Question. What sparked the dawn of the modern hyperbaric era?
Answer. 1956 a true upsurge in hyperbaric surgery followed when Boerema and his colleagues used this in cardiovascular surgery. Hyperbaric surgery theaters were constructed around the world to conduct open heart surgeries. Unfortunately, the first and only indication at that time, being cardiac surgery, rapidly disappeared with the development and the perfection of the heart-lung machine. After the introduction of the heart and lung machine, hyperbaric surgery was used only on small children and babies until the refinement of the heart and lung machine allowed for use on this young population.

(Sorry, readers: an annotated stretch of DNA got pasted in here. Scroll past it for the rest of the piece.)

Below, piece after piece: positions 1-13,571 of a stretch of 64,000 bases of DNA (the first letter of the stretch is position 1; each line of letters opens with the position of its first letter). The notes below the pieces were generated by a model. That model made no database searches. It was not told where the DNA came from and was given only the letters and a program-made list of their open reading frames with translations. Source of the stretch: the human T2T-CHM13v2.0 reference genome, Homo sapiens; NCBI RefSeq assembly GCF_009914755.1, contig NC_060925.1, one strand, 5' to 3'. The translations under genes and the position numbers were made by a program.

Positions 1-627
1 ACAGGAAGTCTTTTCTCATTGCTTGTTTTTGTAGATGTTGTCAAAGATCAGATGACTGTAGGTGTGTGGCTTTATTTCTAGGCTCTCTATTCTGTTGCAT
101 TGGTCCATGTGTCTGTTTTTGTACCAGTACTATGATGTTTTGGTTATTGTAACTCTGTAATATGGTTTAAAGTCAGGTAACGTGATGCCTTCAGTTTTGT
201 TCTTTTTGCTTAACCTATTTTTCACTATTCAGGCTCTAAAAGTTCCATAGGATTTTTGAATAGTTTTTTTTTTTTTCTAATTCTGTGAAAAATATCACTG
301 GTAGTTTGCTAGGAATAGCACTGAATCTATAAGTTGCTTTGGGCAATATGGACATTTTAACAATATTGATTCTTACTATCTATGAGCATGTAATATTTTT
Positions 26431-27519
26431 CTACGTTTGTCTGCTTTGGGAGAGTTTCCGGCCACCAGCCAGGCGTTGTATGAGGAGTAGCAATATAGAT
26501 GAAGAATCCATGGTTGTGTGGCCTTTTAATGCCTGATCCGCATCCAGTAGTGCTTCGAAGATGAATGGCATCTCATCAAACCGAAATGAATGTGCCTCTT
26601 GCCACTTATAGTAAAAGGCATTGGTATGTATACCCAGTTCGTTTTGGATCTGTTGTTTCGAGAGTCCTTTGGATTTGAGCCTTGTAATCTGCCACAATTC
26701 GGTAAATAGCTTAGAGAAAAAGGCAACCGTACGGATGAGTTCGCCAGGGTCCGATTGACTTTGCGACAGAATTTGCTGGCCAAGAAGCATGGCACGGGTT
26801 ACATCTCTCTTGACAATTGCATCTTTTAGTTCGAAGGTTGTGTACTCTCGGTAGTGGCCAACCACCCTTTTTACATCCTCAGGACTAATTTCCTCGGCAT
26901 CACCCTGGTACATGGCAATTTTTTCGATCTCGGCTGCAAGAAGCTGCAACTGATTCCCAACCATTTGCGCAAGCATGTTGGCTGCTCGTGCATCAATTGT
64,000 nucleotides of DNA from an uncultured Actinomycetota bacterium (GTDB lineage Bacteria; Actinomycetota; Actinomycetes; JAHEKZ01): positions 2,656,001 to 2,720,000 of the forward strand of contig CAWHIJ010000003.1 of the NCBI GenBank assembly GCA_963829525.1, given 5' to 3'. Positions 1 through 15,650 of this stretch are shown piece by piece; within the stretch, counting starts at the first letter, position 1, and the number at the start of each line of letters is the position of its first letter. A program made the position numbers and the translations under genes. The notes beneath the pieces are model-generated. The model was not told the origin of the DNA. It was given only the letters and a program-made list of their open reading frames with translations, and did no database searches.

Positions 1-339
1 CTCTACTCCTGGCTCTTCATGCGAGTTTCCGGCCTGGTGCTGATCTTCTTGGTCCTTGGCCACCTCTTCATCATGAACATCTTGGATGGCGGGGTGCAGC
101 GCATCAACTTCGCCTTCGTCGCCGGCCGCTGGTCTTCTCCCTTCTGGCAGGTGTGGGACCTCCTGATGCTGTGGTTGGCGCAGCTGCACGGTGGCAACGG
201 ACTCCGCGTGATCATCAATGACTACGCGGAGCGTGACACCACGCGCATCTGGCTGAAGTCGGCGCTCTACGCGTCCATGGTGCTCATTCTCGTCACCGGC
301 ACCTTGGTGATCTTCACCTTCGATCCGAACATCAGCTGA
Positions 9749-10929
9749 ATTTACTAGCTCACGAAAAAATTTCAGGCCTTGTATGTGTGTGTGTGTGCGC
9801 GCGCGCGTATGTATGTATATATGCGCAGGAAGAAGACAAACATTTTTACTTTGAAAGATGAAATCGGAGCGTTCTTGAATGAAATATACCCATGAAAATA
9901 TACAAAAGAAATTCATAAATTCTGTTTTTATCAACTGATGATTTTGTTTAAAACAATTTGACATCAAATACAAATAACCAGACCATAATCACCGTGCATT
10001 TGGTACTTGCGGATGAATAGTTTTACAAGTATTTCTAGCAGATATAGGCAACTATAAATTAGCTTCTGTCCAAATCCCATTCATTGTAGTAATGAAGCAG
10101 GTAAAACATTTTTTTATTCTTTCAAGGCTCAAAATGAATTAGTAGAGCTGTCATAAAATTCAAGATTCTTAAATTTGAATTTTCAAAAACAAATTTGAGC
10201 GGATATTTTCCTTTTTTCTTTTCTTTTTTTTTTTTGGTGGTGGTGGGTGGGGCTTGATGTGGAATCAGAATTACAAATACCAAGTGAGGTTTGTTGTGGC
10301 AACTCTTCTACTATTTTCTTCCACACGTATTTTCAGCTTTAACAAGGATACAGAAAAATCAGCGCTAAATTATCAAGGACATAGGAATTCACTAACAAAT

In 1960 the value of the treatment of gas gangrene was also found and the first patient was treated. Other indications that were studied were carbon monoxide poisoning, tumor growth, effects of cytostatics under pressure, experimental cancer in mice, impaired diffusion capacity of the lungs, ergot foot, Meleney's ulcers, vascular insufficiency of the retina and chronic vascular insufficiency of the extremities, rheumatic diseases, tetanus, sepsis, wound healing, cerebrovascular insufficiency, asphyxia neonatorum, organ preservation, diabetes mellitus and its complications, and gas emboli.
Many expectations were not fulfilled and gradually the true indications for hyperbaric oxygen treatment emerged.
Reference: Bakker, DJ, Cramer, FS. Hyperbaric Surgery: Perioperative Care. Flagstaff, AZ: Best Publishing Company: 2002.
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